Data-driven working a top priority for organisations

10 November 2020 4 min. read

Only 10% of businesses are currently using advanced analytics such as machine learning or big data capabilities in production environments. However, one-third of businesses are aware they will need to expand into these areas to avoid being outflanked by competitors in the current decade, and are trialling a host of automation capabilities in response to this.

In late 2018, an apocalyptic white paper from DATAVLT predicted that as just 1% of the data companies collect and store is ever analysed, this will cause “as much as 96% that exist today to fail in 10 years.” Echoing this foreboding forecast, a new report from Coeus Consulting has similarly warned that organisations are missing opportunities to be empowered by great use of data.

Which statement best reflects your organisations attitude to data

According to a survey of 120 senior IT and data leaders, while 50% of companies are now widely using data warehousing and BI tools, most are still focusing on getting the basics right. At this point then, only 10% of firms are using advanced analytics such as machine learning or big data capabilities in production environments, and Coeus Consulting’s researchers suggested that this might demonstrate a disconnect with understanding the full benefits of a data-led strategy.

Too much emphasis is being placed on speed, cost, and competition, with too little consideration of data’s underlying value, the insights it offers, or decision-makers’ ability to develop new products and services from those learnings.

Further illustrating this, just 1% of respondents said that data was “not even on our radar”, compared to a vast 40% who said data was a “key priority,” or 34% who said it was “core to our business model. Meanwhile, more than a third of organisations believe they have ascended to the highest understanding of the data it holds – having centralised it into a seamless, enterprise-wide overview – while 48% have done the next best thing of enabling enterprise level visibility and control of data siloes.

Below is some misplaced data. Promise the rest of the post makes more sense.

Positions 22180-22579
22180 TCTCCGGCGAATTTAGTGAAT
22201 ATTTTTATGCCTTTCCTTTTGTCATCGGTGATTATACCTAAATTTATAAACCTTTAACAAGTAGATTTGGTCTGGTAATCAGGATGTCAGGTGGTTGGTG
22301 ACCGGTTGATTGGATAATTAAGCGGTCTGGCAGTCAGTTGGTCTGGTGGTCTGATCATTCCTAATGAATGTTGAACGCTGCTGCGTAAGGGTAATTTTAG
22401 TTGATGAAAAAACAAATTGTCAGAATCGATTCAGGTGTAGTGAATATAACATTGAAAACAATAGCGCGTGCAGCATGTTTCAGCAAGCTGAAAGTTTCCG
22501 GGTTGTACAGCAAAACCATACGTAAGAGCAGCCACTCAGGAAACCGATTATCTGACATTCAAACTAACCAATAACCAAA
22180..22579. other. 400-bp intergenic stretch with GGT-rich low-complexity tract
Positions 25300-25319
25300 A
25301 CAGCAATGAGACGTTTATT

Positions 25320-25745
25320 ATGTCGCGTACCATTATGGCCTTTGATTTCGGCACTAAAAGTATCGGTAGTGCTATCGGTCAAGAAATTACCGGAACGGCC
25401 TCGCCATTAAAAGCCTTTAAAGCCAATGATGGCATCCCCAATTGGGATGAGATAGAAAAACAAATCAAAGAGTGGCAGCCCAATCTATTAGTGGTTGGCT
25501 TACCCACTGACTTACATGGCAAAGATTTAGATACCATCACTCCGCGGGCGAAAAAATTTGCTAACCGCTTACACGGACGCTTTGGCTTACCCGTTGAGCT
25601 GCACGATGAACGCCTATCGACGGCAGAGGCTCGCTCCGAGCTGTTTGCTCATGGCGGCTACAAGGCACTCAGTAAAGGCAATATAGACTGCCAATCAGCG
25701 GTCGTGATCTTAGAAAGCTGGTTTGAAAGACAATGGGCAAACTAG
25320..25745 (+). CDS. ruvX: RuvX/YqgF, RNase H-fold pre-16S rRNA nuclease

What are you main motivations when it comes to shaping your organisations data strategy

Despite this apparently advanced understanding of data, however, only 21% of firms said they expected to extract improved customer insights from their resources, while only 18% mentioned using it to identify new business models, and only 14% said it yielded opportunities for new products and services.

In contrast, the largest portions of respondents still think the biggest opportunities from their new technological capabilities will come in the form of speed and confidence in decision making (32%) or an amorphous “competitive advantage.”

What is clear from Coeus’ research is that many companies do not understand what the true potential of automation is then. Of those who have successfully deployed data initiatives, 43% cited improved customer insights – ahead of the 41% who had indeed enjoyed faster, more secure decision making.

According to Coeus, however, a growing number of firms are acknowledging the need for their data processing to go much further. Over 32% of businesses are currently trialling machine learning, AI, natural language processing (NLP), and/or automation capabilities, which is higher than the percentage of respondents who are merely collecting data in a data warehouse or data lake. 

Where are you seeing the most benefit out of your data initiatives

While in theory this suggests progress, though, Coeus also cautioned that this seems contradictory to the fact just over half of respondents are rolling out or have a data warehouse, and only 31% a data lake. The researchers suggested that this pressing questions on the motivations for this type of investment pattern – which suggests a growing number of firms are simply throwing money at various solutions without a solid plan, just for fear of missing out. The perception that most organisations are more advanced than they really are could prove extremely damaging in this regard, with many companies rushing into investments to “catch-up to varying degrees.” 

Regarding the future of data-driven business solutions, the report noted, “Many organisations are looking at data tactically rather than strategically which leads to a focus on the technology enablement rather than the value proposition. This needs urgent redress if those organisations are to unlock real business advantage from their data, with a review and challenge of traditional operating models… Nearly as many are worried about the lack of a cohesive and holistic approach to compliance among different departments – potentially a by-product of fragmented systems and a lack of data insights.”